Shīsā

Shiisaaシーサー
しいさあ

TRANSLATION: the Ryukyuan pronunciation of shishi, another name for komainu
HABITAT: shrines, castles, graveyards, villages; found on rooftops in particular
DIET: carnivorous

APPEARANCE: Shīsā are small, dog-like yokai which are found throughout Okinawa, in close proximity to humans. While they are very similar to Japanese komainu, there are a few notable differences. Shīsā are native to Okinawa, and are thus only found on the Ryukyu archipelago and the southernmost islands of Japan. Shīsā are smaller and more dog-like than their Japanese (medium sized dog-lion hybrids) and Chinese (large and very lion-like) cousins.

INTERACTIONS: Lion-dogs are commonly depicted in East Asian sculpture as guardian deities. Komainu and shishi are nearly always found in pairs, yet it is common to find solitary shīsā perched on the roofs of houses that they guard. Chinese shishi are usually used as imperial guardians, Japanese komainu are usually used as shrine guardians, and Ryukyuan shīsā are usually used as house or village guardians, perched on rooftops, village gates, castles, or gravesites.

Shīsā are also depicted as shrine guardians, with male/female pairs representing the “a” and “un” sounds. This behavior was likely imported from Japan after the Ryukyu islands were conquered. In Okinawan depictions, the right, open-mouthed shīsā is the female, beckoning good luck and fortune, while the left, close-mouthed shīsā is the male, protecting the village from natural disasters and evil spirits.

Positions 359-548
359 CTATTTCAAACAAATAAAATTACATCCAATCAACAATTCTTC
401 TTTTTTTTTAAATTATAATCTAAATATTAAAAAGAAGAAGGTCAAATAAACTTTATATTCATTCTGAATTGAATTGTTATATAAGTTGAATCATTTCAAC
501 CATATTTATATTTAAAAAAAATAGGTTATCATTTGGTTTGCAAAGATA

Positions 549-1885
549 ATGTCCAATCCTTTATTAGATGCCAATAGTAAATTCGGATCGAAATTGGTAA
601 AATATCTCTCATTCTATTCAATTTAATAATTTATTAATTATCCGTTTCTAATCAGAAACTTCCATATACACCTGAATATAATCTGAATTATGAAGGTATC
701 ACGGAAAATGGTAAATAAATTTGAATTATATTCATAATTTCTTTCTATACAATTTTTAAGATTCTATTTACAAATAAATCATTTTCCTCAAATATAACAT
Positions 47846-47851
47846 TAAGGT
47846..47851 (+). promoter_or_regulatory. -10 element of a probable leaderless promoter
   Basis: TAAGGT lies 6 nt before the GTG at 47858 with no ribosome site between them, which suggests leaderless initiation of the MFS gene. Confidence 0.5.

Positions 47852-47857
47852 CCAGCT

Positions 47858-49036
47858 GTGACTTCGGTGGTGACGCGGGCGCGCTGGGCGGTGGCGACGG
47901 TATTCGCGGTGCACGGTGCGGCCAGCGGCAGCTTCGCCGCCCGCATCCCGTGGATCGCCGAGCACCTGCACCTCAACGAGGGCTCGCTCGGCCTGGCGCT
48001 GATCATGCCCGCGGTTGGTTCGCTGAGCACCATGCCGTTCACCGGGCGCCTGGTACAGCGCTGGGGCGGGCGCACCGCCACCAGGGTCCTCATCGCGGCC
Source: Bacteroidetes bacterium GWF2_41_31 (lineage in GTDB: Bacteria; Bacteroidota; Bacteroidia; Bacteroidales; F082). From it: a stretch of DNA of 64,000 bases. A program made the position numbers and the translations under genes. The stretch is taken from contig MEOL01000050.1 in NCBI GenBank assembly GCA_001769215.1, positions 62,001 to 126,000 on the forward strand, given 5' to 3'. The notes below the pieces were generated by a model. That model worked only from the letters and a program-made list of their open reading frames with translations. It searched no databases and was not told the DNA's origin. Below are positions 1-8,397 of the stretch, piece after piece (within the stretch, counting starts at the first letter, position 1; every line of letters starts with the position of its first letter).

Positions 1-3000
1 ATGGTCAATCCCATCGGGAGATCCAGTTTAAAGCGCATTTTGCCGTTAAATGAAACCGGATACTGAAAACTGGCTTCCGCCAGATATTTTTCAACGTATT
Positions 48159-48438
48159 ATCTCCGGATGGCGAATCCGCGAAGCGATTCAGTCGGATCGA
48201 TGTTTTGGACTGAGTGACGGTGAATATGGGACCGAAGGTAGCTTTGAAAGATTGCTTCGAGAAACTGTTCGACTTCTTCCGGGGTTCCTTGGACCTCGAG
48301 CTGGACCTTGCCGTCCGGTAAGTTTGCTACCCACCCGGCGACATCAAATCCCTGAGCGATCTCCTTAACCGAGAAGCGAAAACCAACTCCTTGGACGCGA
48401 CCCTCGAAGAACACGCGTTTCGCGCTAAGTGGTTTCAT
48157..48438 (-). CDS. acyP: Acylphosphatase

ORIGIN: Shīsā are very close relatives to komainu, and share the same ancestor: China’s imperial guardian lions. However, while komainu arrived in mainland Japan via Korea, shīsā were imported to the Ryukyu islands directly from China, before Okinawa was part of Japan. In fact, the name shīsā is actually the Ryukyuan pronunciation of their Chinese name, shishi, which is also sometimes used for komainu in Japanese.

Kijimunā

Kijimunaaキジムナー
きじむなあ

TRANSLATION: the name comes from an old Okinawan village, Kijimuka
ALTERNATE NAMES: sēma, bunagaya
HABITAT: banyan trees on the islands of Okinawa
DIET: seafood; prefers fish heads and eyes
CRITICAL WEAKNESS: octopus